Leukemia dataset was originally published in reference [26]. Dataset used in this work is an extended and more heterogeneous version than the initial one. Samples are from DFCI (Dana-Farber Cancer Institute), CALGB (Cancer and Leukemia Group B), and SJCRH (St. Jude Children’s Research Hospital). There are two categories, ALL (Acute Lymphoblastic Leukemia) and AML (Acute Myeloid Leukemia), inside the total 72 samples over 7129 probes. Training dataset consists of 38 bone marrow samples (27 ALL and 11 AML), while 34 testing samples (20 ALL versus 14 AML) are provided with 24 bone marrow and 10 peripheral blood specimens.

Lung Cancer dataset was firstly presented in reference [27]. Training set consists of 16 malignant pleural mesothelioma (MPM) samples and 16 adenocarcinoma (ADCA) samples. Testing set contains 15 MPM samples and 134 ADCA samples. 12533 genes expression levels were obtained via hybridizing cRNA to human U95A oligonucleotide probe arrays. All the ADCA samples and 12 MPM samples were processed at the Dana-Farber Cancer Institute and the Whitehead Institute. The remaining 19 MPM samples were processed separately at Brigham and Women’s Hospital.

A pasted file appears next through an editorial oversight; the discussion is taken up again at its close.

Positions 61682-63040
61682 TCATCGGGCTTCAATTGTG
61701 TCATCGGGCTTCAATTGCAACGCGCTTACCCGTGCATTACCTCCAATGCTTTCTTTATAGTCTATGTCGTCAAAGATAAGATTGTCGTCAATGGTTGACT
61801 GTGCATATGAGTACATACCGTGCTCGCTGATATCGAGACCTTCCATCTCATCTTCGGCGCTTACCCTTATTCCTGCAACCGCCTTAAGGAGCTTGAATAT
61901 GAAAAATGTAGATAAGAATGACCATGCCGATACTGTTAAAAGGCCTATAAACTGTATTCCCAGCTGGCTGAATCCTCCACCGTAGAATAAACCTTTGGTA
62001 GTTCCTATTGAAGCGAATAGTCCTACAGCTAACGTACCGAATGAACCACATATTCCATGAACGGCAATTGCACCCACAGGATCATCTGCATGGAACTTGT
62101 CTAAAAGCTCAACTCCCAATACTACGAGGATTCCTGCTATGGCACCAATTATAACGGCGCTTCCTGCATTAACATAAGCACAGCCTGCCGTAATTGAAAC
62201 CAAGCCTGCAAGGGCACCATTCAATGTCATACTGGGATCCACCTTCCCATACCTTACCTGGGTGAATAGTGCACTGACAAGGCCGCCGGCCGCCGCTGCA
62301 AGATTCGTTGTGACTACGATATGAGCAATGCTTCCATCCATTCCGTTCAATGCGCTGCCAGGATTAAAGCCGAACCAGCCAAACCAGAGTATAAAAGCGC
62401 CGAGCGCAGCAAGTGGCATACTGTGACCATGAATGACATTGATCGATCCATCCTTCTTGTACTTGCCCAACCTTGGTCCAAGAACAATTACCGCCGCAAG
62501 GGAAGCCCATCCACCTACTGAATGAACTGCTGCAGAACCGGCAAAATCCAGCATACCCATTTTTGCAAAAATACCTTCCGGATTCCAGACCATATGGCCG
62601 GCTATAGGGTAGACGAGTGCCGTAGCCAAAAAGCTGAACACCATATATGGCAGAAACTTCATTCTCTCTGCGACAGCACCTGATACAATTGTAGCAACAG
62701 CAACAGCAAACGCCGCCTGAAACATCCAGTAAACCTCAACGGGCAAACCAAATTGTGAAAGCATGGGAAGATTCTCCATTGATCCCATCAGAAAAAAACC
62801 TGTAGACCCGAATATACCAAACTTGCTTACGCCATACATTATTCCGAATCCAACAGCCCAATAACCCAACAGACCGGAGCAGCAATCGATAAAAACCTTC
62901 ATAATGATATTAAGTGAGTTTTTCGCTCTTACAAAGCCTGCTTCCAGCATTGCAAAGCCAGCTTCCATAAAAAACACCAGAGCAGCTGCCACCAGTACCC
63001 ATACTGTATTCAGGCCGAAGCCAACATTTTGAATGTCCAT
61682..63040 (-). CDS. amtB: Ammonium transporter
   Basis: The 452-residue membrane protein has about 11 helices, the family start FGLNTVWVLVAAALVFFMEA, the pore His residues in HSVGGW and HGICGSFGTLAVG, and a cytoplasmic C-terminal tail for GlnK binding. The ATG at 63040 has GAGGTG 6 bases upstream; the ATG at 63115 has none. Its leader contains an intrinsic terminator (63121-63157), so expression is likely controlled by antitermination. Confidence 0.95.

Prostate dataset has an independent testing set, which is from a different experiment and has a nearly tenfold difference in overall microarray intensity from the training data [40].

Colon Tumor dataset was introduced in reference [41]. Rather than elaborating time-course data, this dataset consists of snapshots of the expression pattern of distinct cell types. Raw dataset, based on 22 normal colon tissue samples (positive) and 40 colon tumor samples (negative) of colon adenocarcinoma specimens, was from an Affymetrix oligonucleotide array complementary to more than 6,500 genes and expressed sequence tags (ESTs). Two thousand genes were selected to generate the dataset used here, with the highest minimal intensity across 62 samples.